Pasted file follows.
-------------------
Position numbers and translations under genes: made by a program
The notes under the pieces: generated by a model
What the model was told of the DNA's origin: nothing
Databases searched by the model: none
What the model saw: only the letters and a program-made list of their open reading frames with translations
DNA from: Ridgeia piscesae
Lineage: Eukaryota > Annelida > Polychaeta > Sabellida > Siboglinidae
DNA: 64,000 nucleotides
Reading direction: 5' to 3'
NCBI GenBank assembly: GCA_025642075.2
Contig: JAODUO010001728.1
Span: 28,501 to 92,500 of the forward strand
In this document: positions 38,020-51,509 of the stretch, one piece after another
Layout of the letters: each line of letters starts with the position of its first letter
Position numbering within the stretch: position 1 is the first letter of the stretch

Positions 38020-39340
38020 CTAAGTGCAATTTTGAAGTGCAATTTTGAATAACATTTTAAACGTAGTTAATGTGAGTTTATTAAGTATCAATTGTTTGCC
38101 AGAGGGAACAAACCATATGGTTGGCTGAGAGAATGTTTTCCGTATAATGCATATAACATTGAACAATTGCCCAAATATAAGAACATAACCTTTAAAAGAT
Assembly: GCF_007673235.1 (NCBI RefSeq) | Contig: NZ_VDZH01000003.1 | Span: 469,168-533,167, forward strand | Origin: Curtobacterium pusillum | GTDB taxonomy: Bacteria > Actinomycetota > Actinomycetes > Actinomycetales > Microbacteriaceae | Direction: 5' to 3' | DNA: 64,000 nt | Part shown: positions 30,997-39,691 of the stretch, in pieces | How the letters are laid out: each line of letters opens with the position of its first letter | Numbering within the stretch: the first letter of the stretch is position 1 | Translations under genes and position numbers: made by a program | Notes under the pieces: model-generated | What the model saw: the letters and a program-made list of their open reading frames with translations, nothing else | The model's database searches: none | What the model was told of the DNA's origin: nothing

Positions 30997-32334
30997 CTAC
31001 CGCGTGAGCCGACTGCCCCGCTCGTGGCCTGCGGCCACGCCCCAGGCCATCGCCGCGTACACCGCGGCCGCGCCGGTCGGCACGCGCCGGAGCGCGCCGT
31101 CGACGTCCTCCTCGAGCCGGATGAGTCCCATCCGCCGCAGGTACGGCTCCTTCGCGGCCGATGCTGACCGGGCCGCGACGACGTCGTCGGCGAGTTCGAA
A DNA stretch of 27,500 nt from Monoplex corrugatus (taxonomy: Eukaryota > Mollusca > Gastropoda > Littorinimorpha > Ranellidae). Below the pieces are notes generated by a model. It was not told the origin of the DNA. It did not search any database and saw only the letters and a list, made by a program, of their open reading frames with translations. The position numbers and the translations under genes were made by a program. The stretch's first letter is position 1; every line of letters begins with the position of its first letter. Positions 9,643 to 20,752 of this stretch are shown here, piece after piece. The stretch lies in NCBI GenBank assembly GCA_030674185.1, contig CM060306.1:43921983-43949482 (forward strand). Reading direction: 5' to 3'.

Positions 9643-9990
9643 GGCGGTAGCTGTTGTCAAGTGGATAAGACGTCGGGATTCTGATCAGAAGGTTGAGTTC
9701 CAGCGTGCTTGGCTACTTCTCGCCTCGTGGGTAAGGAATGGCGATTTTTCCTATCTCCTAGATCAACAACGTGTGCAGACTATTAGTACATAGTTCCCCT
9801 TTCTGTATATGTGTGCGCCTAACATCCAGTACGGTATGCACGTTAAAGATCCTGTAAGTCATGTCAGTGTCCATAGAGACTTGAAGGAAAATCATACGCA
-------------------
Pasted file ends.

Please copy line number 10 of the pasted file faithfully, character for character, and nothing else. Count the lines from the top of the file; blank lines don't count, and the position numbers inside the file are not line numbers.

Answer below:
NCBI GenBank assembly: GCA_025642075.2